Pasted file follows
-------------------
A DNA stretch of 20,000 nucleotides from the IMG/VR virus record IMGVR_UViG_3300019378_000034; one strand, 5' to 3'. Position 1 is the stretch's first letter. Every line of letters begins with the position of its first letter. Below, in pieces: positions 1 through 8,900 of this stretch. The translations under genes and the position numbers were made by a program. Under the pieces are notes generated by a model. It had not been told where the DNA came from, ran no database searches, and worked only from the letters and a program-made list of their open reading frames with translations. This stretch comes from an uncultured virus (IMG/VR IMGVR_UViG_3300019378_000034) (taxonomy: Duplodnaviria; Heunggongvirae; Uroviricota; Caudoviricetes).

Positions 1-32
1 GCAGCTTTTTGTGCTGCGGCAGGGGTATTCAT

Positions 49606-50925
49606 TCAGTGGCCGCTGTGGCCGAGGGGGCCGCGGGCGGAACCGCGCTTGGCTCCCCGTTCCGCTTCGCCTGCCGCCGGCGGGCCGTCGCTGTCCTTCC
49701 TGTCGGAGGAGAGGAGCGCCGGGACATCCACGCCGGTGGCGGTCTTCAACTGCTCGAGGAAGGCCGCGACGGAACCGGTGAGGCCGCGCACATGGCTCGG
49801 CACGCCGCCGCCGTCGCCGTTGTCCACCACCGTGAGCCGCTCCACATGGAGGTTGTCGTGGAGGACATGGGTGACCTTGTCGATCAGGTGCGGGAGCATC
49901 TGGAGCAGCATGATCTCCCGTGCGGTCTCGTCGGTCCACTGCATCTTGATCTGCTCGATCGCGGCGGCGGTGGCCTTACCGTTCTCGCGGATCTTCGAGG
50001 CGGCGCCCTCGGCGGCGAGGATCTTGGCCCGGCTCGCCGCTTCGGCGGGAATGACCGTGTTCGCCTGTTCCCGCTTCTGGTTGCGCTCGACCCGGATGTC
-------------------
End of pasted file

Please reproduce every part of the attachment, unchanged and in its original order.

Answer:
A DNA stretch of 20,000 nucleotides from the IMG/VR virus record IMGVR_UViG_3300019378_000034; one strand, 5' to 3'. Position 1 is the stretch's first letter. Every line of letters begins with the position of its first letter. Below, in pieces: positions 1 through 8,900 of this stretch. The translations under genes and the position numbers were made by a program. Under the pieces are notes generated by a model. It had not been told where the DNA came from, ran no database searches, and worked only from the letters and a program-made list of their open reading frames with translations. This stretch comes from an uncultured virus (IMG/VR IMGVR_UViG_3300019378_000034) (taxonomy: Duplodnaviria; Heunggongvirae; Uroviricota; Caudoviricetes).

Positions 1-32
1 GCAGCTTTTTGTGCTGCGGCAGGGGTATTCAT

Positions 49606-50925
49606 TCAGTGGCCGCTGTGGCCGAGGGGGCCGCGGGCGGAACCGCGCTTGGCTCCCCGTTCCGCTTCGCCTGCCGCCGGCGGGCCGTCGCTGTCCTTCC
49701 TGTCGGAGGAGAGGAGCGCCGGGACATCCACGCCGGTGGCGGTCTTCAACTGCTCGAGGAAGGCCGCGACGGAACCGGTGAGGCCGCGCACATGGCTCGG
49801 CACGCCGCCGCCGTCGCCGTTGTCCACCACCGTGAGCCGCTCCACATGGAGGTTGTCGTGGAGGACATGGGTGACCTTGTCGATCAGGTGCGGGAGCATC
49901 TGGAGCAGCATGATCTCCCGTGCGGTCTCGTCGGTCCACTGCATCTTGATCTGCTCGATCGCGGCGGCGGTGGCCTTACCGTTCTCGCGGATCTTCGAGG
50001 CGGCGCCCTCGGCGGCGAGGATCTTGGCCCGGCTCGCCGCTTCGGCGGGAATGACCGTGTTCGCCTGTTCCCGCTTCTGGTTGCGCTCGACCCGGATGTC